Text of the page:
Heidi Hall, Michael Mann: Let’s have a worthy debate
Heidi Hall & Michael Mann
Editor’s note: The Union accepts one submission per author, per 30-day period, although our policy does afford opportunity for rebuttal on a case-by-case basis in the form of a letter to the editor. However, due to high interest in this timely topic, The Union is publishing Heidi Hall and Michael Mann’s full response to a recent Other Voices submission.
We believe that Dr. Michael Mann’s opinion piece in The Union on Sept. 22 should have been the end of the opinion wars in our local news on the internationally debated topic about whether or not climate change exists.
While scientists can be wrong, and all theories are subject to credible challenges, the world’s scientists have spoken — climate change is real, caused by human activity, and already a problem.
The topic we should be debating is what we can do about it, how much and what kind of intervention will be useful and how do we make it work economically.
Locally here in Nevada County, the topic is even more narrow — what can a small community with limited influence and budgets do to move us forward to address the harsh consequences of climate change, for our kids’ sake and future generations if not for ourselves.
Instead, some simply want to engage in bad faith attacks on the underlying science and on the scientists themselves, in hopes of distracting the public and policy makers from the challenge at hand.
Thus we have continued attacks on Dr. Mann and his iconic “Hockey stick” curve, which demonstrates that modern global warming is unprecedented for at least the past 1,000 years.
Despite the fact that the highest scientific body in the U.S., the National Academy of Sciences, affirmed his findings in an exhaustive review in 2006 (see e.g. “Science Panel Backs Study on Warming Climate”, New York Times, June 22, 2006) and despite the fact that dozens of groups of scientists have independently reproduced, confirmed, and extended his findings (including most recently an international team of nearly 80 scientists from around the world) and despite the fact that the Intergovernmental Panel on Climate Change has concluded that recent warmth is likely unprecedented over an even longer time frame than Dr. Mann and his colleagues had originally concluded (at least the past 1,400 years), this paper has continued to publish attacks against Dr. Mann’s work and, equally important, to publish commentaries full of outright falsehoods when it comes to the issue of human-caused climate change.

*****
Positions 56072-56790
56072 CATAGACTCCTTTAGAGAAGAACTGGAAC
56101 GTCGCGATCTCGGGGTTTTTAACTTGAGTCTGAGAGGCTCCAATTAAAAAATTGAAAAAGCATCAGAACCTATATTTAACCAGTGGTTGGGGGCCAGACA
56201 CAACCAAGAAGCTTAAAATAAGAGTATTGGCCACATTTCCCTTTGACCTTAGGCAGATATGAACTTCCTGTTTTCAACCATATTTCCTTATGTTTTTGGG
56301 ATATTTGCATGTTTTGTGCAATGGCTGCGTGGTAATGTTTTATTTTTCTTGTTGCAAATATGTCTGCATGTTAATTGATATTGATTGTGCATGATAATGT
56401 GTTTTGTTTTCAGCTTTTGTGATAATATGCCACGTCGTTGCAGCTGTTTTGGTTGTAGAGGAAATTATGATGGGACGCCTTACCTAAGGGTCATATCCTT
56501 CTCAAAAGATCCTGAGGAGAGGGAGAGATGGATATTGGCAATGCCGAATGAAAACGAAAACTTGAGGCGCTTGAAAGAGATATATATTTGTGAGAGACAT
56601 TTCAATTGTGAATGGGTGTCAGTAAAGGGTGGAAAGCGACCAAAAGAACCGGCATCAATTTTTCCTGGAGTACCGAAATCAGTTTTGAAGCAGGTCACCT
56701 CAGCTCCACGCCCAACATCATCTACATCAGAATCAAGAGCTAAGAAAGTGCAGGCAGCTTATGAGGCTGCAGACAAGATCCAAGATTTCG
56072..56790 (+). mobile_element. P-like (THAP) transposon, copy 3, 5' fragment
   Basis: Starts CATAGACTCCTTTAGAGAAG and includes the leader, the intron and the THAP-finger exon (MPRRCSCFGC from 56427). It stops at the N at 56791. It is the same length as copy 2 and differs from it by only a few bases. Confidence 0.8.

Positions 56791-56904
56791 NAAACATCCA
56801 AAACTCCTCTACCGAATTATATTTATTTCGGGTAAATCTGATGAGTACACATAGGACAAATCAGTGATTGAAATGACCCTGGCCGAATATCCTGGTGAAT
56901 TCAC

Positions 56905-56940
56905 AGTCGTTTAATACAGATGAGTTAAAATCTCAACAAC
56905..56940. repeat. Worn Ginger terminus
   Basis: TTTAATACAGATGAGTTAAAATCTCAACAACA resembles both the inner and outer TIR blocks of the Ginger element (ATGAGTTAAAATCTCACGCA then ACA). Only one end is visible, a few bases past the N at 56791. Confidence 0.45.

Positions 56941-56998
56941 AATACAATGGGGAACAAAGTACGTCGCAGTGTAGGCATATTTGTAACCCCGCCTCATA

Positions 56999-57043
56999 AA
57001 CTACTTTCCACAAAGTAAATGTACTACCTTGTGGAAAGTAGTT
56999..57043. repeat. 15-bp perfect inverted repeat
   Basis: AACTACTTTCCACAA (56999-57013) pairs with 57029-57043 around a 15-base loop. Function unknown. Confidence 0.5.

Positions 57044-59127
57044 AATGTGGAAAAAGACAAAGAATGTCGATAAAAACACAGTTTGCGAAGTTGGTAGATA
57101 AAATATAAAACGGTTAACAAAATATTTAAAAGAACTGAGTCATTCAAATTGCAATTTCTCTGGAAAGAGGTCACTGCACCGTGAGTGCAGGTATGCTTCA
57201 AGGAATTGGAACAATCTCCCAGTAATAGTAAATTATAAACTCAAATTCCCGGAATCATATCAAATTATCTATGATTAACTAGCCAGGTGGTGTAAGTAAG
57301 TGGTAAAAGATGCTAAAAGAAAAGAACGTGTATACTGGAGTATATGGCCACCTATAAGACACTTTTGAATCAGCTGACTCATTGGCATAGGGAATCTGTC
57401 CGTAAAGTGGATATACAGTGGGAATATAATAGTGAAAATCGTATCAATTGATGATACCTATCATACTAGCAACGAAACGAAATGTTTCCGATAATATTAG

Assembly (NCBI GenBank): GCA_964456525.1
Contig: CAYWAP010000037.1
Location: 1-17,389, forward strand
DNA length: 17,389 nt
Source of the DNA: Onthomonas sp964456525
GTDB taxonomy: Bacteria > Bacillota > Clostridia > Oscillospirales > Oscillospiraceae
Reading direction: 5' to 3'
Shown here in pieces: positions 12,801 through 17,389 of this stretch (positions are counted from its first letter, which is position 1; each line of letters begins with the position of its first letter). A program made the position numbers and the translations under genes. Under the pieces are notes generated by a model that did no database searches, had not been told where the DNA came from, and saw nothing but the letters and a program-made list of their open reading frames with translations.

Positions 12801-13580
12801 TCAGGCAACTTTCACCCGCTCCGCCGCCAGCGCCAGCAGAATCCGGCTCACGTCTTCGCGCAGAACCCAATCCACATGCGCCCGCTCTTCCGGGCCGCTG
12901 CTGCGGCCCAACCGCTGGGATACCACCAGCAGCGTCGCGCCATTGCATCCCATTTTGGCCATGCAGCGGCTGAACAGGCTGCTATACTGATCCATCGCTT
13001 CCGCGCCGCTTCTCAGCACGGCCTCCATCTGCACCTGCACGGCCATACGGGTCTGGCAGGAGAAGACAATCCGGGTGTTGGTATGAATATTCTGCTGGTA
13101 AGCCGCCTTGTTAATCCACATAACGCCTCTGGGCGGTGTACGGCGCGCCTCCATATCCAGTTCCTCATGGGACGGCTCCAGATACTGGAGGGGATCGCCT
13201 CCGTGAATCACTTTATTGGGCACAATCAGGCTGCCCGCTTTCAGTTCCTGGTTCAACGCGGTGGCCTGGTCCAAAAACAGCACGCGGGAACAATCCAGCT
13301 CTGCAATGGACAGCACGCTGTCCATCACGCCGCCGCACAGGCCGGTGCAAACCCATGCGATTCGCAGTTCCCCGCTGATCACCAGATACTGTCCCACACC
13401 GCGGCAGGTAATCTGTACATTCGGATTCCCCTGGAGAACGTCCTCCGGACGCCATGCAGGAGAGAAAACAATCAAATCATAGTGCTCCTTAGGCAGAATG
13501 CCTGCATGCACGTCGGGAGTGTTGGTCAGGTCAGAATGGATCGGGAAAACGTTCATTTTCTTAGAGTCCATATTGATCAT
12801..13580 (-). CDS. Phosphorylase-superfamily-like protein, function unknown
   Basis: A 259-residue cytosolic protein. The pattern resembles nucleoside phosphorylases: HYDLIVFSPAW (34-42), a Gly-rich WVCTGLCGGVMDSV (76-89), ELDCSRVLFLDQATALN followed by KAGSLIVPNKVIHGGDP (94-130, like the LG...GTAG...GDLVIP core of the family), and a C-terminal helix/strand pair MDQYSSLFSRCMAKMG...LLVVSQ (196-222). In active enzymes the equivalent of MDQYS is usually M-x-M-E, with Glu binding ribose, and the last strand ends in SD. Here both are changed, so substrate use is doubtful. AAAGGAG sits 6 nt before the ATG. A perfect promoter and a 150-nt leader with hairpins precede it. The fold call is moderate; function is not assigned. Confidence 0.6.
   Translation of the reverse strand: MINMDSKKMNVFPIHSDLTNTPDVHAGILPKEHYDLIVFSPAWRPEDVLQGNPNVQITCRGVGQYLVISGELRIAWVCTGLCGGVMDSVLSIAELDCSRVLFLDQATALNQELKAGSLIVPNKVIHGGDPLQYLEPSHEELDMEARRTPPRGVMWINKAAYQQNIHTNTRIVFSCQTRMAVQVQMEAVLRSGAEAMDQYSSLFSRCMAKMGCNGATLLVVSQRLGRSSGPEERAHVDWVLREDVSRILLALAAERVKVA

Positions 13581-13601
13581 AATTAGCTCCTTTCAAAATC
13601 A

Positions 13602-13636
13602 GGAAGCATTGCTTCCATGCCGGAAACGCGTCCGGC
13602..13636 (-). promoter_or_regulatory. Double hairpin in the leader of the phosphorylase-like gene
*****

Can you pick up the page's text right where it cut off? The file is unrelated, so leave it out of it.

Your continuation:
Journalists and editorial page editors need to stop wasting ink to give a false sense of equity from “both sides of the issue.” In this time of Internet jockeys thinking that every opinion is equal regardless of their actual understanding of the issue, this matters.
Publishers and bloggers do us a disservice by not distinguishing credible opinion from absurdities, and continuing to give both equal time. We understand that it can be difficult to determine the credibility of opinions. But doing so is, in our opinion, a key responsibility of journalists today.
When 97 percent of the publishing scientists, the U.S. National Academy of Sciences, and nearly every scientific society in the world is in agreement that we have a problem, it is time for publishers to move on to the real issues at hand: What we can do to reduce our vulnerability to the climate changes that are already in the pipeline, and what can we do to prevent those changes which are still avoidable.
That is where the worthy debate still lies.
Heidi Hall, a Grass Valley resident, is a candidate for Nevada County Supervisor. Michael E. Mann is a distinguished professor, Department of Meteorology, Penn State University; and director, Penn State Earth System Science Center.
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